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Zika Virus Outbreak in Brazil: Infants with Suspected Microcephaly Have Eye Damage

12/11/2015 - 10h22

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CLÁUDIA COLLUCCI
FROM SÃO PAULO

Doctors in the cities of Recife (State of Pernambuco) and Salvador (State of Bahia) are investigating a series of changes in the eyes of infants born with suspected microcephaly associated with zika virus.

Glaucoma, congenital cataracts and lesions of the optic nerve and retina are among the problems found.

The suspicion is that the zika virus infection causes several injuries to brain structures - such as those that will result in microcephaly - and to the parts responsible for vision, since the eye is an extension of the brain.

Thirty cases were examined so far. In virtually all of them, the infants have some degree of vision impairment.

Only at the Altino Ventura Foundation, in Recife, 20 children have been examined. According to Liana Ventura, president of the foundation, the impairment seems to vary according to the period of pregnancy at which the mother was infected by the virus: the earlier, the higher the damage.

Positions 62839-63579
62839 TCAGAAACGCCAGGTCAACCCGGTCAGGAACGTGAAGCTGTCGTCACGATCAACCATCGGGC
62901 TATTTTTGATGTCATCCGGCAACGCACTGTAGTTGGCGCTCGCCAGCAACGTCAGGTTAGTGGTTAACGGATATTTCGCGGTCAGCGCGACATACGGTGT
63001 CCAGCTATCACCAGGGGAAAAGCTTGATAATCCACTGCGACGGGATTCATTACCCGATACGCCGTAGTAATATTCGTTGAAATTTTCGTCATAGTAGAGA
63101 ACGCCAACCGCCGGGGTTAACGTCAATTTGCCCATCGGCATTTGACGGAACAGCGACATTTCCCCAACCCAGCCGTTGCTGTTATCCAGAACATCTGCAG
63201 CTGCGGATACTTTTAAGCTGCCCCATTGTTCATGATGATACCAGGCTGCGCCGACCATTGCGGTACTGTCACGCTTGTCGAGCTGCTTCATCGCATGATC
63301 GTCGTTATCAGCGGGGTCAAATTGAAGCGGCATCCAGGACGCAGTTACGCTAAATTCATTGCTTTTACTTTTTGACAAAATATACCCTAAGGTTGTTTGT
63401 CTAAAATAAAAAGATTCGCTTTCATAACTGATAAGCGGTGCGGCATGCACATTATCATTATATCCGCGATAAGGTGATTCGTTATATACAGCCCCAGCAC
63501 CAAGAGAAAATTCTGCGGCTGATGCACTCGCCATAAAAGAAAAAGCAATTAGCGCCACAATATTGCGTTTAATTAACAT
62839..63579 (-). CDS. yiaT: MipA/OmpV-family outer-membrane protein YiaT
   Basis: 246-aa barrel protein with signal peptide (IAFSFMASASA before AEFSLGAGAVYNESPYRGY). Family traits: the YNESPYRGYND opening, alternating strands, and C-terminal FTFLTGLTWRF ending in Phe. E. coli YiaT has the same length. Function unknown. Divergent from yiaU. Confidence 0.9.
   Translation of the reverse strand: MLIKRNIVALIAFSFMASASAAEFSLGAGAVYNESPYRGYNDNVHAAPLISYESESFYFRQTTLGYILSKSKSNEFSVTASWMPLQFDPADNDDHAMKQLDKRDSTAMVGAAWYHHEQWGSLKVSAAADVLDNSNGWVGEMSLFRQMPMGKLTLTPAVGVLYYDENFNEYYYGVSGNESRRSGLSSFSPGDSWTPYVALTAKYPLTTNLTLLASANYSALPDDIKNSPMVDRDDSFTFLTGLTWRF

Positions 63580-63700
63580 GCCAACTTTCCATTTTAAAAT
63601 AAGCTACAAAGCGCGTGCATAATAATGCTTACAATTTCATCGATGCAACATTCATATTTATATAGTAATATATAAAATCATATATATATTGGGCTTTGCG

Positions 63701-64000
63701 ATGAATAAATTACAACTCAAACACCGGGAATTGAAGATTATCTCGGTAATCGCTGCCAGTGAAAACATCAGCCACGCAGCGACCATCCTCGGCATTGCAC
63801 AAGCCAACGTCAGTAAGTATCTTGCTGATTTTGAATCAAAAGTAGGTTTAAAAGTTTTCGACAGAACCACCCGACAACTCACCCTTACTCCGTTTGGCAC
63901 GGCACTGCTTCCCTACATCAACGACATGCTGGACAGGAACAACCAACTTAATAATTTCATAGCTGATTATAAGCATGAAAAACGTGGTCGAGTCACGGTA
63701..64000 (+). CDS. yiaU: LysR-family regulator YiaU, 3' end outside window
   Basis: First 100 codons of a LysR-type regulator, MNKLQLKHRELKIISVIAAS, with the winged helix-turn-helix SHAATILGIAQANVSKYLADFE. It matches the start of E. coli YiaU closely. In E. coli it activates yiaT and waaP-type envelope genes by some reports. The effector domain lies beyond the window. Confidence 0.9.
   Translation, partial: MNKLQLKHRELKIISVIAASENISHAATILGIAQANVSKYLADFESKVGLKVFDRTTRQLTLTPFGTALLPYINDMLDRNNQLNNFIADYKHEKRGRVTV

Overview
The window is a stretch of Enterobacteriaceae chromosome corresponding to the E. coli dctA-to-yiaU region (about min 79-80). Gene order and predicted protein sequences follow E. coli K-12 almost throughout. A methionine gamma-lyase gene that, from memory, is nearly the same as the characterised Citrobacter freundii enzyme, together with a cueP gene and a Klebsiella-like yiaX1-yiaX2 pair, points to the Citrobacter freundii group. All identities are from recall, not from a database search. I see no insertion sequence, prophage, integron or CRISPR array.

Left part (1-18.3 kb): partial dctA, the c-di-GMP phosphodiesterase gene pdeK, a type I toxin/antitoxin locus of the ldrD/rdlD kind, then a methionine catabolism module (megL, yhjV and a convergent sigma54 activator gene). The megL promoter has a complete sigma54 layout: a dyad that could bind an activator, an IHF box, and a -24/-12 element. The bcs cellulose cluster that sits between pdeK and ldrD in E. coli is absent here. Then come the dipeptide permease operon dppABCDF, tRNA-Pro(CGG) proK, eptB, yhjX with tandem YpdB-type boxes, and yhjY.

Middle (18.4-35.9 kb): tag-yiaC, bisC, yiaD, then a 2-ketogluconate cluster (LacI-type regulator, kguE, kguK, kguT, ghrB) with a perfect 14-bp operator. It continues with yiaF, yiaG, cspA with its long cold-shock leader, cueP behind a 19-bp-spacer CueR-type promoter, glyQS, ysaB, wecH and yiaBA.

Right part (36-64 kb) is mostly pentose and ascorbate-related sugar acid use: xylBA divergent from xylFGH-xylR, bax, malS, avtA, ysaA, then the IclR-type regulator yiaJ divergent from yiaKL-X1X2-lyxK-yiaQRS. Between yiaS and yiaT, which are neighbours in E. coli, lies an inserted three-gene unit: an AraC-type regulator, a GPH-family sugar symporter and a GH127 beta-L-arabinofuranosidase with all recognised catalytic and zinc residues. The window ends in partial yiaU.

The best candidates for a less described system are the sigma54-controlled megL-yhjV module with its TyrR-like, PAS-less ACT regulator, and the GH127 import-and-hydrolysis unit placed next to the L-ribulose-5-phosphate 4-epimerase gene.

In December 14 and 18, the foundation will promote a joint effort of ophthalmologists to examine all infants diagnosed with microcephaly. In Pernambuco, there are 804 suspected cases.

The aim is to discard other hypothesis, as the impairment could be caused by other infections such as herpes, rubella and cytomegalovirus.

Last Wednesday (9), the Oswaldo Cruz Foundation and the Health Ministry belied rumours on social networks that the zika virus was causing neurological damage in elderly and children.

Translated by JULIANA CALDERARI

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